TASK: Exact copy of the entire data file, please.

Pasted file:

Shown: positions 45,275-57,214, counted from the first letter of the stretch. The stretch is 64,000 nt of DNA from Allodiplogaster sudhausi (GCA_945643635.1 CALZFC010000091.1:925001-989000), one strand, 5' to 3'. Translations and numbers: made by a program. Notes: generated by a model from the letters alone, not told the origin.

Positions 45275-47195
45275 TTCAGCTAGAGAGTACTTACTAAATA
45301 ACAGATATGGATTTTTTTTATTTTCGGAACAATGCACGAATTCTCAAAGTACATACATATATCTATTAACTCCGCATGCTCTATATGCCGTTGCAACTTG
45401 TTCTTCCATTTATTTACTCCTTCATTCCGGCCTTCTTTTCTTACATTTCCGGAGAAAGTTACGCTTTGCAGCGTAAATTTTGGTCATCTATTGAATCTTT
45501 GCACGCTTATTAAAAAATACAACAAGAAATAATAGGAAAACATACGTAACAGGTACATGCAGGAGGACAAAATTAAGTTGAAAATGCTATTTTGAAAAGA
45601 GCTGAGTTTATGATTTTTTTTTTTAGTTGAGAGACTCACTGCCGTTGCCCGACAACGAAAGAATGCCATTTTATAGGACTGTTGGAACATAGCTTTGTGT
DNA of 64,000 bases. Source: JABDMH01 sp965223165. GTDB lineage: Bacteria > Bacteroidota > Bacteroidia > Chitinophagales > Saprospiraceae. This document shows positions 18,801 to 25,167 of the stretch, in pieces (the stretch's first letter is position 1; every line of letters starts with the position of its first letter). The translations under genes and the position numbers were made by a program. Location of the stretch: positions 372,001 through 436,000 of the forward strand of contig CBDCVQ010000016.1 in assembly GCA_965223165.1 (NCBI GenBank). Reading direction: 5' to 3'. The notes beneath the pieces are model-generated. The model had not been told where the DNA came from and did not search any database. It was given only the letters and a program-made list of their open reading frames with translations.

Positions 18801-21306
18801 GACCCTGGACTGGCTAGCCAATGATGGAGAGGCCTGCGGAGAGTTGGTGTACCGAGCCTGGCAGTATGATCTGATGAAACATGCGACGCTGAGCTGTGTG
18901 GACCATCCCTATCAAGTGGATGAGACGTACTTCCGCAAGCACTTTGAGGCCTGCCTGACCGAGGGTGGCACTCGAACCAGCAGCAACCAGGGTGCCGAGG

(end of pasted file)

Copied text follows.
Shown: positions 45,275-57,214, counted from the first letter of the stretch. The stretch is 64,000 nt of DNA from Allodiplogaster sudhausi (GCA_945643635.1 CALZFC010000091.1:925001-989000), one strand, 5' to 3'. Translations and numbers: made by a program. Notes: generated by a model from the letters alone, not told the origin.

Positions 45275-47195
45275 TTCAGCTAGAGAGTACTTACTAAATA
45301 ACAGATATGGATTTTTTTTATTTTCGGAACAATGCACGAATTCTCAAAGTACATACATATATCTATTAACTCCGCATGCTCTATATGCCGTTGCAACTTG
45401 TTCTTCCATTTATTTACTCCTTCATTCCGGCCTTCTTTTCTTACATTTCCGGAGAAAGTTACGCTTTGCAGCGTAAATTTTGGTCATCTATTGAATCTTT
45501 GCACGCTTATTAAAAAATACAACAAGAAATAATAGGAAAACATACGTAACAGGTACATGCAGGAGGACAAAATTAAGTTGAAAATGCTATTTTGAAAAGA
45601 GCTGAGTTTATGATTTTTTTTTTTAGTTGAGAGACTCACTGCCGTTGCCCGACAACGAAAGAATGCCATTTTATAGGACTGTTGGAACATAGCTTTGTGT
DNA of 64,000 bases. Source: JABDMH01 sp965223165. GTDB lineage: Bacteria > Bacteroidota > Bacteroidia > Chitinophagales > Saprospiraceae. This document shows positions 18,801 to 25,167 of the stretch, in pieces (the stretch's first letter is position 1; every line of letters starts with the position of its first letter). The translations under genes and the position numbers were made by a program. Location of the stretch: positions 372,001 through 436,000 of the forward strand of contig CBDCVQ010000016.1 in assembly GCA_965223165.1 (NCBI GenBank). Reading direction: 5' to 3'. The notes beneath the pieces are model-generated. The model had not been told where the DNA came from and did not search any database. It was given only the letters and a program-made list of their open reading frames with translations.

Positions 18801-21306
18801 GACCCTGGACTGGCTAGCCAATGATGGAGAGGCCTGCGGAGAGTTGGTGTACCGAGCCTGGCAGTATGATCTGATGAAACATGCGACGCTGAGCTGTGTG
18901 GACCATCCCTATCAAGTGGATGAGACGTACTTCCGCAAGCACTTTGAGGCCTGCCTGACCGAGGGTGGCACTCGAACCAGCAGCAACCAGGGTGCCGAGG